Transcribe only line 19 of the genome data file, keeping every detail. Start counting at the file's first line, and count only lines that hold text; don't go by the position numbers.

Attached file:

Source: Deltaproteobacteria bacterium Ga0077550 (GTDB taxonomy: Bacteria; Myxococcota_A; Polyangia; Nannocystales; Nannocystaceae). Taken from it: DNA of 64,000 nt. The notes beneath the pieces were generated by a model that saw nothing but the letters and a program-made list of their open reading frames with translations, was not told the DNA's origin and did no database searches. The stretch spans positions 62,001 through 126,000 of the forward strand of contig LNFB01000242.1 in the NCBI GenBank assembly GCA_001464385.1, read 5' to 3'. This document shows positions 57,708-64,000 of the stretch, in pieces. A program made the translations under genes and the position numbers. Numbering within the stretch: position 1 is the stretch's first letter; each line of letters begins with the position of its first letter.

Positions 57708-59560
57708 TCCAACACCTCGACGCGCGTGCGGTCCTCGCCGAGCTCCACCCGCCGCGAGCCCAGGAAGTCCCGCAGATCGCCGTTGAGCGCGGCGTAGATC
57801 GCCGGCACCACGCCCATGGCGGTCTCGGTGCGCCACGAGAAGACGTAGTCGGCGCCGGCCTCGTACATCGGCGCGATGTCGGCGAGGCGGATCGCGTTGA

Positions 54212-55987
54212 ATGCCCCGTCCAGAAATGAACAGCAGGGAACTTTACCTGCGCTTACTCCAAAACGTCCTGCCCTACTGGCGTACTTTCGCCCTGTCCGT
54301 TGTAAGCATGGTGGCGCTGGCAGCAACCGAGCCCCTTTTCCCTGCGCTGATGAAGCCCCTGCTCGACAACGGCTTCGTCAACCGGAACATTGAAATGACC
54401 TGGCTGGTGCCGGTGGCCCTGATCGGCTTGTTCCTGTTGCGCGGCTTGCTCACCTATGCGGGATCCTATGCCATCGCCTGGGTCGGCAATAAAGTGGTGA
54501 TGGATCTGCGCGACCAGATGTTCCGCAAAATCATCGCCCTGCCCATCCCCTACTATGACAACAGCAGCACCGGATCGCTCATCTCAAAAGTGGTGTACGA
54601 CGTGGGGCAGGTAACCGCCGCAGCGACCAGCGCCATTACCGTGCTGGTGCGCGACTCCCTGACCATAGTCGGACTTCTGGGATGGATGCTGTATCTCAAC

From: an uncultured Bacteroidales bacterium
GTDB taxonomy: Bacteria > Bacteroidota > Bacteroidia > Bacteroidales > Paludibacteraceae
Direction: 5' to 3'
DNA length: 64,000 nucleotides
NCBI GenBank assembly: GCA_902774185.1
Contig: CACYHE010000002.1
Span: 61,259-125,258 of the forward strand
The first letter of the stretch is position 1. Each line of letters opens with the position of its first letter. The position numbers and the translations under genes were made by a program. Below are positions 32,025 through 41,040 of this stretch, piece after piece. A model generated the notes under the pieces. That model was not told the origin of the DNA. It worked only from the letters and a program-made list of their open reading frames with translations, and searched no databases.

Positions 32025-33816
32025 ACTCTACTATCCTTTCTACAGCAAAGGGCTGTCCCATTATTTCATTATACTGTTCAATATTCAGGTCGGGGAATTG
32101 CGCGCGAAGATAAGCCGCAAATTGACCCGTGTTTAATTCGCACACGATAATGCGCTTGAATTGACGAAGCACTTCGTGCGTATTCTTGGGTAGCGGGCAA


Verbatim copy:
Positions 32025-33816